7. Interacting with other adults

Encourage children to talk to other adults in the church. This is especially true for teenagers who are in transition to adulthood and are keen to have a peek at the adult world. They have an innate curiosity that drives them to communicate with adults other than their own parents, and they are very pleased when adults speak to them. Our teenage children should be encouraged to discuss issues, including faith, with adults whom we know will be a positive influence. Likewise, we should also take the initiative to engage other teenagers in discussing life and faith issues.


8. Praying for your children

Parents must be fervent and unceasing in praying for the spiritual well-being of their children. All human efforts at imparting faith to the younger generation are limited. It takes the Spirit of God to do the actual work of convincing, convicting and converting. God works with individuals in his own ways and on his own time. We must trust Him to do that with our children.

Finally, we need to bear in mind that every child, being created in God's image, has his/her own rights, including the right to make decisions regarding faith. Parents cannot impose, coerce or force their faith upon their children; they can only nurture it while the children are still in their care. On the other hand, children cannot live on a faith borrowed from their parents. They need a personal encounter with God and to make a personal commitment to follow Christ. As the old adage goes, God has only children, no grandchildren.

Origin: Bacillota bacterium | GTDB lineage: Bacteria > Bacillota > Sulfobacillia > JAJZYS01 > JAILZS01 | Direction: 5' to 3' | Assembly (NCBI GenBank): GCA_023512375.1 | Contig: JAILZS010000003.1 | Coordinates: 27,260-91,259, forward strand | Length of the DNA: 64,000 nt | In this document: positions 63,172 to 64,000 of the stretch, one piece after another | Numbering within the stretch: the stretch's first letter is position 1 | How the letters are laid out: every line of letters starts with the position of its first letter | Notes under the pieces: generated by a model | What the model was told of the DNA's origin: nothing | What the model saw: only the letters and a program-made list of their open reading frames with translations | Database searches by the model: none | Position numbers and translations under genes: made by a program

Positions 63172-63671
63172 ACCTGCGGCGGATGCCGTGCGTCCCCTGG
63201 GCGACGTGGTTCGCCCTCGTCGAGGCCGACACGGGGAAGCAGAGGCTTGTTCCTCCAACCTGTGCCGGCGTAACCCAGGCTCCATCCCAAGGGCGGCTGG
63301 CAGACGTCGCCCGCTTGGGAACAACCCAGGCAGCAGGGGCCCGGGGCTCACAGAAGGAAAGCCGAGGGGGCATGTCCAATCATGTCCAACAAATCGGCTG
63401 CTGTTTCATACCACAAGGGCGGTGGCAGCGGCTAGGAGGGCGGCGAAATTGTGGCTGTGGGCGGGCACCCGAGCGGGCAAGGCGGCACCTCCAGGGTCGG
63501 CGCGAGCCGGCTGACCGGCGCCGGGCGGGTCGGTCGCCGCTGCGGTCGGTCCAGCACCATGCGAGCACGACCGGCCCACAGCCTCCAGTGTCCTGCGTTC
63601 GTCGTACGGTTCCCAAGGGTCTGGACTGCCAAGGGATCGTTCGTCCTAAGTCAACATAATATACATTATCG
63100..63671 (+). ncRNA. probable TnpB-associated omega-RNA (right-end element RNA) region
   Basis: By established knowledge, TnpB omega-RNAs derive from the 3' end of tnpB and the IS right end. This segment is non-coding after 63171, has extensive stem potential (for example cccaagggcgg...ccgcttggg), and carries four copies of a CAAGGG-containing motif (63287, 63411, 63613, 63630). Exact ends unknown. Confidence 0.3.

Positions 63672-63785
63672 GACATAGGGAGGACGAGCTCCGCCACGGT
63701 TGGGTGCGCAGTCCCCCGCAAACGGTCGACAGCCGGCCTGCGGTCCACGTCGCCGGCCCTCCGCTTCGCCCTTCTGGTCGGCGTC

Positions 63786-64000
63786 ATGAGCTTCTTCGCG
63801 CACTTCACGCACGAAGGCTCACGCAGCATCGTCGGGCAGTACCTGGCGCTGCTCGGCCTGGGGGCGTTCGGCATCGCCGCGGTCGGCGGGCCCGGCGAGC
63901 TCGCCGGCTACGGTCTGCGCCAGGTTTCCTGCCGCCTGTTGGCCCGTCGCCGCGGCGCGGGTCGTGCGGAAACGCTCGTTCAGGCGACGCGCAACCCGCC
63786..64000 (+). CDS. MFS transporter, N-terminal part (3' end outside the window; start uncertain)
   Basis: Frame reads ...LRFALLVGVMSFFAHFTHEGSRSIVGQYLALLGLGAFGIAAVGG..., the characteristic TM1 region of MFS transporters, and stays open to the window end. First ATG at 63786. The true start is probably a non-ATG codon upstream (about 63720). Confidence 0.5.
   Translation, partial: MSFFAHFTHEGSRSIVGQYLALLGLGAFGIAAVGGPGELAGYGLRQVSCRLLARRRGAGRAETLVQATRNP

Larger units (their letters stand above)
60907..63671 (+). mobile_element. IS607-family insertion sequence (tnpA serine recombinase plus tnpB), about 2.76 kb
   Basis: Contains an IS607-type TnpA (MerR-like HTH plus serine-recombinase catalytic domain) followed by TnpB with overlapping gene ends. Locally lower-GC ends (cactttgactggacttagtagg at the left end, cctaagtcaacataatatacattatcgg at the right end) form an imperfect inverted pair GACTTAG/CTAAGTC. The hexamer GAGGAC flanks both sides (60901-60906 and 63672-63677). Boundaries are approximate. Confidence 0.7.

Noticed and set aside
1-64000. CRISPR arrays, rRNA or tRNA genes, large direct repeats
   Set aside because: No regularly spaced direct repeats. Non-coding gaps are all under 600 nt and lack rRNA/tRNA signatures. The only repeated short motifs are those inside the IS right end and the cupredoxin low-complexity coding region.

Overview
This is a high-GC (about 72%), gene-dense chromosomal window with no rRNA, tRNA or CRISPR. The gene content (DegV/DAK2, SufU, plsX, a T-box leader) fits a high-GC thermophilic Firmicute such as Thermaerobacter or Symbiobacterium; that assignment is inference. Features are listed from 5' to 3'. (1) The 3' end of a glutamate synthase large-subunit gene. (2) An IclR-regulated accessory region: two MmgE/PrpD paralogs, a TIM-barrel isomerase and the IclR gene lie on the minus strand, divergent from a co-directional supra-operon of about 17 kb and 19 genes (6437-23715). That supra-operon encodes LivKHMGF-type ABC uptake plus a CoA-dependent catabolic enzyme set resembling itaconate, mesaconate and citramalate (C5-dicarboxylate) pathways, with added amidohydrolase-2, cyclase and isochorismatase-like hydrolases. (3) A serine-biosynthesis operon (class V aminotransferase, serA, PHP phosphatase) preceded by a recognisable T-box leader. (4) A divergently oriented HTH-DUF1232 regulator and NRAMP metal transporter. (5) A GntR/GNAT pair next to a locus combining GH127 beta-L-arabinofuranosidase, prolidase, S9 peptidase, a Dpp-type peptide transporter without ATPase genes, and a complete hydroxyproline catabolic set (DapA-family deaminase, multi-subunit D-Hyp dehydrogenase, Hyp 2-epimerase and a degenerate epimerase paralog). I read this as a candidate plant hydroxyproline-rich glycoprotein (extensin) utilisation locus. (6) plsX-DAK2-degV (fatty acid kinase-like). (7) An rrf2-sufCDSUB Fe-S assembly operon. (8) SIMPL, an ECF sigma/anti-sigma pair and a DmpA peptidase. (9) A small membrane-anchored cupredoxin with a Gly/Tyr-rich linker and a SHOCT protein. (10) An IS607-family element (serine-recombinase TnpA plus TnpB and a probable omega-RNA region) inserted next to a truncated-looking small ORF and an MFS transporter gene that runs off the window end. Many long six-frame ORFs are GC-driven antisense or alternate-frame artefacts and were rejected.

Some children take longer than others to fully comprehend the meaning of a personal commitment to Christ. Some others may seem to have found their faith at a young age, only to be plagued by doubts and confusion on reaching adulthood. Whatever the case, all children will have to grapple with this issue and make their own decisions. However, the responsibility lies heavily upon parents as well as the church to nurture faith in children while they are young and impressionable so that they are set on a firm footing to begin their own spiritual journey.


(The writer, a retired teacher, is Elder of the Kuala Terengganu Baptist Church and author of the book Families Matter: Concepts and Principles for Enriching your Family.)